It worked to Beavert’s advantage that she already personally knew many elders, and that they knew her.

“Previous to that, I had worked for the tribe, locating people for certain payments,” Beavert said. “So I knew where most of the elders lived, and then they would refer me to some others.”

It was unusual for Native people to allow themselves to be recorded, but Beavert was trusted. She found many willing narrators.

“When I explained the project the way it was explained to me, they said, ‘All right, I will record some legends for the children for their education,’” Beavert said. “And I thought that was very open-hearted about them.”

“And I told them how much I appreciated that they didn’t turn me out the door,” she said, chuckling.

“Then I had to translate these legends into English,” Beavert said. “And without assistance, I couldn’t have completed it because I had so many recordings. And we couldn’t get all of them into the book.”

Though the audio tapes were stolen back in the 1970s and never seen again, Beavert and her co-editors translated the stories and legends from multiple Native dialects into English to create the 1974 edition of the book. It quickly became an indispensable resource for educators of the Yakama Nation, and over time, became a priceless text for anyone interested in Indigenous culture and Northwest history.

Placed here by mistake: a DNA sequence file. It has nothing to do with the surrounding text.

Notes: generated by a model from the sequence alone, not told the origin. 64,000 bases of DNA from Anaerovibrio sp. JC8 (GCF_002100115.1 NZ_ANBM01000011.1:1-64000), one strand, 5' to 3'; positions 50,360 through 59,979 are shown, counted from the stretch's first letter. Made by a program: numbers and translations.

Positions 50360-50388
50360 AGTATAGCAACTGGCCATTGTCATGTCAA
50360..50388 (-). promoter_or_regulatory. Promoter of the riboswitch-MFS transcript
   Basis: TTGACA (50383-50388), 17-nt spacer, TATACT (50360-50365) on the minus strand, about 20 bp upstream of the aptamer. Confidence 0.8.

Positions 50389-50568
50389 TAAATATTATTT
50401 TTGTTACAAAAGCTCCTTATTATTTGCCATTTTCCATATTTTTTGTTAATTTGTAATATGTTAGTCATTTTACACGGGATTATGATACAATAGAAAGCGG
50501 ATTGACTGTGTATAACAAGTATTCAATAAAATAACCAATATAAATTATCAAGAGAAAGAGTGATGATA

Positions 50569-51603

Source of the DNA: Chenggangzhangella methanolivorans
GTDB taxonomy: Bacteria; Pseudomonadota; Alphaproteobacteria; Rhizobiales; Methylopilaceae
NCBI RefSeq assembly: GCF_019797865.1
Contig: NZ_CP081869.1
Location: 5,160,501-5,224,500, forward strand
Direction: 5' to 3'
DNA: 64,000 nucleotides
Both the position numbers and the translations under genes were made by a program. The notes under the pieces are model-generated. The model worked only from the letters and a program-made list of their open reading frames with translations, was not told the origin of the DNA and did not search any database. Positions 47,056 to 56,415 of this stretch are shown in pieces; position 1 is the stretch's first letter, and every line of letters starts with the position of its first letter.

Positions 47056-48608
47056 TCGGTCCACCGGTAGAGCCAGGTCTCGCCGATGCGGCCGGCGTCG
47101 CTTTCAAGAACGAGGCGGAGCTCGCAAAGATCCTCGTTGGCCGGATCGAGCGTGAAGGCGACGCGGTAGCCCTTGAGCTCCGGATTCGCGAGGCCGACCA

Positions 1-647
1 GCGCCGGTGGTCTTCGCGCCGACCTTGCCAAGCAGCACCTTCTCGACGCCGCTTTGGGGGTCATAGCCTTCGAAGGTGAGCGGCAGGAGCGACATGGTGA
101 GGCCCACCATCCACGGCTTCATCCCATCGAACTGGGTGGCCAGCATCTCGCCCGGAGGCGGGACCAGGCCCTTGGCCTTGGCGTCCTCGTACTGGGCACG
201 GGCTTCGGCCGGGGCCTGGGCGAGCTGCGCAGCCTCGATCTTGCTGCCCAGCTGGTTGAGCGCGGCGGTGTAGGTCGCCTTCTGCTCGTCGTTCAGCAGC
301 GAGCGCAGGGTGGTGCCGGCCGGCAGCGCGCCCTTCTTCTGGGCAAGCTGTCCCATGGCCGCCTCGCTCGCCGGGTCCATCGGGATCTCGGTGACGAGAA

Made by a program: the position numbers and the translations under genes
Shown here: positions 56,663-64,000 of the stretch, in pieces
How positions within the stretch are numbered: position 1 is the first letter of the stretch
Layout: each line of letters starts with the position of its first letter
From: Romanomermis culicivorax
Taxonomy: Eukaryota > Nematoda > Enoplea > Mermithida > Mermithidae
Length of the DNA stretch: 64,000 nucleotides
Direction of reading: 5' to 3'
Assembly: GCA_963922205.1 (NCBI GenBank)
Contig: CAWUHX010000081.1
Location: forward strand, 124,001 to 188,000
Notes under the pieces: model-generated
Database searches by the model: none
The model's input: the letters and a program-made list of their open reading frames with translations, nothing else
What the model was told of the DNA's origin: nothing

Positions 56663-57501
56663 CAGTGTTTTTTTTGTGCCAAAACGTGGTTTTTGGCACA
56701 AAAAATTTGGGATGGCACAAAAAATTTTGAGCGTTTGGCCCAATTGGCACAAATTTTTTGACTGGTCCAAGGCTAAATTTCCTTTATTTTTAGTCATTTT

Many of the legends and stories in the book relate to specific recognizable geographic landmarks — such as Steamboat Rock — which Beavert says presents a unique opportunity to transmit history and values to children – and to adults – in person, out on the landscape.

“We want to interest people like that – not only the children, but the adults who have children, … take them there to these landmarks and talk to them about the legend and tell the beautiful parts about it,” Beavert said.

But that’s not all, of course, because many of the stories and legends have lessons built into them – universal lessons present in stories told by elders to the young in all cultures.

“If you have to relate some of the hard lessons, then do it gently,” she said. The Columbia Plateau elders “had a way of putting this across to the children so that it didn’t frighten them.”